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Chapter 3

RLG Chapter 3.doc

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Kenneth Derry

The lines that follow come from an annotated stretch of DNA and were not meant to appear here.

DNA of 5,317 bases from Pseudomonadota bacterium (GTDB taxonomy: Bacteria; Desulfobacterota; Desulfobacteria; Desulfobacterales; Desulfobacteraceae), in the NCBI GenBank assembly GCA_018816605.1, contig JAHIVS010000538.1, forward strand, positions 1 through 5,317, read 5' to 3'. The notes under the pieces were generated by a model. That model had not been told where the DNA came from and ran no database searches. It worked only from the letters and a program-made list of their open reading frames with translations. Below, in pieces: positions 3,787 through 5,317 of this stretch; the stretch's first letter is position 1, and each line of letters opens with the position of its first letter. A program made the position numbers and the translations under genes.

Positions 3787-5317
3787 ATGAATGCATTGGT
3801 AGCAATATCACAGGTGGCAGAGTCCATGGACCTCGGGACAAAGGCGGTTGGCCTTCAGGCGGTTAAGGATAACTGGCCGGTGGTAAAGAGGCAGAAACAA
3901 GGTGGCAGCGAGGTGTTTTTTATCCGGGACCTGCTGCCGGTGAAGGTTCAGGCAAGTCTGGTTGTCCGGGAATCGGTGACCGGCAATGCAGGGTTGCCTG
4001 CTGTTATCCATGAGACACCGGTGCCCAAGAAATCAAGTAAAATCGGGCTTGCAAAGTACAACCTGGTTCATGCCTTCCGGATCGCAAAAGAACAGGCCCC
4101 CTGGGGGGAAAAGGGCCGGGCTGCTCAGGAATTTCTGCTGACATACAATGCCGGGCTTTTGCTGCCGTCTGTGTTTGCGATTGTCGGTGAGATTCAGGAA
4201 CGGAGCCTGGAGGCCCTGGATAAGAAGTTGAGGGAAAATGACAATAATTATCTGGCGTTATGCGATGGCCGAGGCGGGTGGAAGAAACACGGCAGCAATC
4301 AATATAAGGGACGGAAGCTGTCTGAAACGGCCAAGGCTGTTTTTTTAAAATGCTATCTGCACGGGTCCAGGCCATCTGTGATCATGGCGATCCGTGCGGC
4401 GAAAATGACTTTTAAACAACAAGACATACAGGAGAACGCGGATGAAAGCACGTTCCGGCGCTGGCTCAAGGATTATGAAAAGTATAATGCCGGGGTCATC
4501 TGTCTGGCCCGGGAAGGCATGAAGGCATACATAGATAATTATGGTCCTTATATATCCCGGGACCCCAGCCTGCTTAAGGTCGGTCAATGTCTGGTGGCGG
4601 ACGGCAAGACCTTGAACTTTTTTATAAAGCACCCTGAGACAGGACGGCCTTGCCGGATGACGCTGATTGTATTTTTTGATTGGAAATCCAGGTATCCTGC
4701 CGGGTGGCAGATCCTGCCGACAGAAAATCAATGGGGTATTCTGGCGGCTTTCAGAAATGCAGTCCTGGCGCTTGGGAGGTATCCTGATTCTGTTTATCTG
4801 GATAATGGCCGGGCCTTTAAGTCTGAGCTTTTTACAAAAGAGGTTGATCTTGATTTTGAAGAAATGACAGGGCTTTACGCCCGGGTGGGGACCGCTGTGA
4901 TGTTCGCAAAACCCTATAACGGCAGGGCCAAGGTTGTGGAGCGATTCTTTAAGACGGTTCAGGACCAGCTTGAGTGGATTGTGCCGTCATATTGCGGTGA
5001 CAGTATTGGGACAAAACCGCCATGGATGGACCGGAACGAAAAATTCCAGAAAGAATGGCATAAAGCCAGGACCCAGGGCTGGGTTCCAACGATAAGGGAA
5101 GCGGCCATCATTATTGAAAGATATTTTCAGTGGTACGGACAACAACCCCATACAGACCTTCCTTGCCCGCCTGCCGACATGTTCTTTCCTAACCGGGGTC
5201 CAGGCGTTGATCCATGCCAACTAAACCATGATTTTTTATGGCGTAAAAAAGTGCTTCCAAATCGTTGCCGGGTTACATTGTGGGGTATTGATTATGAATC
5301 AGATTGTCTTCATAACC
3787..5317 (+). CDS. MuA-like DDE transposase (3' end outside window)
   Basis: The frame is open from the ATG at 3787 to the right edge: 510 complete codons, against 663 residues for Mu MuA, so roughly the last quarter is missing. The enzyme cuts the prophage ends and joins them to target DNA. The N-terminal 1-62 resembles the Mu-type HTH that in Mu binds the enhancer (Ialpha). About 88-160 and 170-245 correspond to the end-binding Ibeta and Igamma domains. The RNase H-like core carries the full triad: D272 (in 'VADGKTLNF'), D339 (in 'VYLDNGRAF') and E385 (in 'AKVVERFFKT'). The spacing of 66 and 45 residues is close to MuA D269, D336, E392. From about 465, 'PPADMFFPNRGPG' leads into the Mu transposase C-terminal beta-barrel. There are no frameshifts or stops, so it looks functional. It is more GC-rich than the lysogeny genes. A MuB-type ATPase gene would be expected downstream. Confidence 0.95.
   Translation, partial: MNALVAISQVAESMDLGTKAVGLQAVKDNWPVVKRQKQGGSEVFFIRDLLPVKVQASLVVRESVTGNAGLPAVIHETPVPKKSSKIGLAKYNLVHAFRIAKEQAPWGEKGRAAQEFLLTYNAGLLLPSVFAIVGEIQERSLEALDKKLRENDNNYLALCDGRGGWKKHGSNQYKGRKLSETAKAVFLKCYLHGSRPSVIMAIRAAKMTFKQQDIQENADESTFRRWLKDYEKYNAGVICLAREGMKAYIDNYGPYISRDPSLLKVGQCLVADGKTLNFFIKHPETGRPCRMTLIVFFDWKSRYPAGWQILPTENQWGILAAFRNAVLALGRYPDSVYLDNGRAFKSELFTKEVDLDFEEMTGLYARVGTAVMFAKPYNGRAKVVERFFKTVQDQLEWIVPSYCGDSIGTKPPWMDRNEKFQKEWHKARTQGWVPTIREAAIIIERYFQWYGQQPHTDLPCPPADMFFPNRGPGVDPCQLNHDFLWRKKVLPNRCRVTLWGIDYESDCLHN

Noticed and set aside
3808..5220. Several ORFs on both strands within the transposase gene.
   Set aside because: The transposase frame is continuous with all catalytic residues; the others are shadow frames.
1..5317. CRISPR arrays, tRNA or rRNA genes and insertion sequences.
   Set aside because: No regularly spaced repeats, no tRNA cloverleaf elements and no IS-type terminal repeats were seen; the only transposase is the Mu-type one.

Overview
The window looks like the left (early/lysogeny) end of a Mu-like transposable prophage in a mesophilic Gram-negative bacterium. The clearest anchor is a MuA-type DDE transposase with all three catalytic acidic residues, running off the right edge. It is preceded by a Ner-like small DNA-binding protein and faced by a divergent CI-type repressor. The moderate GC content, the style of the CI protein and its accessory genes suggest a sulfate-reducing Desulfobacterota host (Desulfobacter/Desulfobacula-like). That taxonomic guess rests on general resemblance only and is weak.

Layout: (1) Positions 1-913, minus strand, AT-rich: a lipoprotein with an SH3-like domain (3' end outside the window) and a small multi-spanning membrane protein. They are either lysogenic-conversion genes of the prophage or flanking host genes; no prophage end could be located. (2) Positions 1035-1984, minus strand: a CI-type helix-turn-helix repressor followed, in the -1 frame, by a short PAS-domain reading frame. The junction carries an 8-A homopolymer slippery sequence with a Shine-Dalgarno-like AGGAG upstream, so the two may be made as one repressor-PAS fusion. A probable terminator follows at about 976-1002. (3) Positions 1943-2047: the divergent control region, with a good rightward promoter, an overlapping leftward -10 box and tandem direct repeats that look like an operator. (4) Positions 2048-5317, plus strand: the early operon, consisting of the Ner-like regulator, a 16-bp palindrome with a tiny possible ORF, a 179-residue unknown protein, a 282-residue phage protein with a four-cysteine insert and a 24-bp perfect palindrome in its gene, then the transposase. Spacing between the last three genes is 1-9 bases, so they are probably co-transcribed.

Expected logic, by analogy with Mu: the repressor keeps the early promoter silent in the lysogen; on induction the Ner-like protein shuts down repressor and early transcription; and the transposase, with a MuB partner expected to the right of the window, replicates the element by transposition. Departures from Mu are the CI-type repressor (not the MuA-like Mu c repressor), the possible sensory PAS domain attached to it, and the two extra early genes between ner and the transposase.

Chapter 3: Buddhism The Man Who Woke Up Buddha: in Sanskrit means to wake up or the Enlightened One. o He was born around 563 B.C. in Nepal. o His full name was Siddhartha Gautama of the Sakyas. o At 16, he married a princess named Yasodhara who bore a son called Rahula. Three Phases of Buddhas Quest for Enlightenment: o To seek two Hindu masters and pick their minds for the wisdom in their tradition (he learned the yogis). o To join a band of ascetics where he learned the futility of asceticism. o To perform a combination of rigorous thought and mystic concentration along the lines of raja yoga (empting oneself of ones finite self) took 49 days in the Immovable Spot. Buddha founded an order of monks and nuns, challenged the deadness of Brahmin society and accepted in return the resentment and queries his stance provoked. o He trained monks and oversaw the affairs of his order. o He maintained an interminable schedule of public preaching and private counseling. Buddha died at the age of eighty in 483 B.C. from dysentery after eating a meal of dried boars flesh in the home of Cunda the smith. The Silent Sage Jataka Tales: had Buddha sacrificing himself for his herd when he was a stag and hurling himself as a hare into a fire to feed a starving Brahmin. He gave to each his sympathy, his enlightenment and the strange power of souls, which even when he did not speak a word, gripped the hearts of his visitors and left them transformed. Buddha was gifted with preternatural insight into character, he is able to size up the people who approached him and he seemed never to be taken in by fraud. The Rebel Saint The religion of Buddha appeared overnight, fully formed, unlike Hinduism, as it was a religion of reaction against Hindu perversions. Six Aspects of Religion (not for Buddhism): o Authority: it begins with specialization because talent and sustained attention will lift some people above the average in matters of spirit. o Ritual: we want to interact with people in ways that make the interactions more than the sum of their parts. o Speculation: people want answers to questions. o Tradition: it is tradition rather than instinct that conserves what past generations have learned and bequeath to the present as templates for action. o Grace: the belief that reality is ultimately on our side. o Mystery: being finite, the human mind cannot begin to fathom the Infinite it is drawn to. Buddha was determined to clear the ground from corruption that truth might find new life. o Buddha preached a religion devoid of authority. He wanted to abolish the Brahmin caste. He challenged each individual to do his own religious seeking and do not accept what they hear by report. o Buddha preached a religion devoid of ritual as he would ridicule Brahmanic rites as superstitious petitions to ineffectual gods. o Buddha preached a religion that skirted (to go around) speculation. o Buddha preached a religion devoid of tradition. o Buddha preached a religion of intense self-effort. No god or gods could be counted on, not even the Buddha himself. Buddha considered the notion that only Brahmins could attain enlightenment as ridiculous. Buddha doesnt believe reincarnation because once gone, they will always be gone. o Buddha preached a religion devoid of the supernatural. Buddha condemned all forms of divination, soothsaying and forecasting as low arts. He concluded that the human mind was capable of powers but refused to allow his monks to play around with those powers. Original Buddhism can be Characterized in the Following Terms: o Empirical: a disciple must know for himself, direct validation. o Scientific: attention to discovering cause-and-effect relationships that affected an experience. o Pragmatic: people should be concerned with problem solving. o Therapeutic o Psychological: instead of
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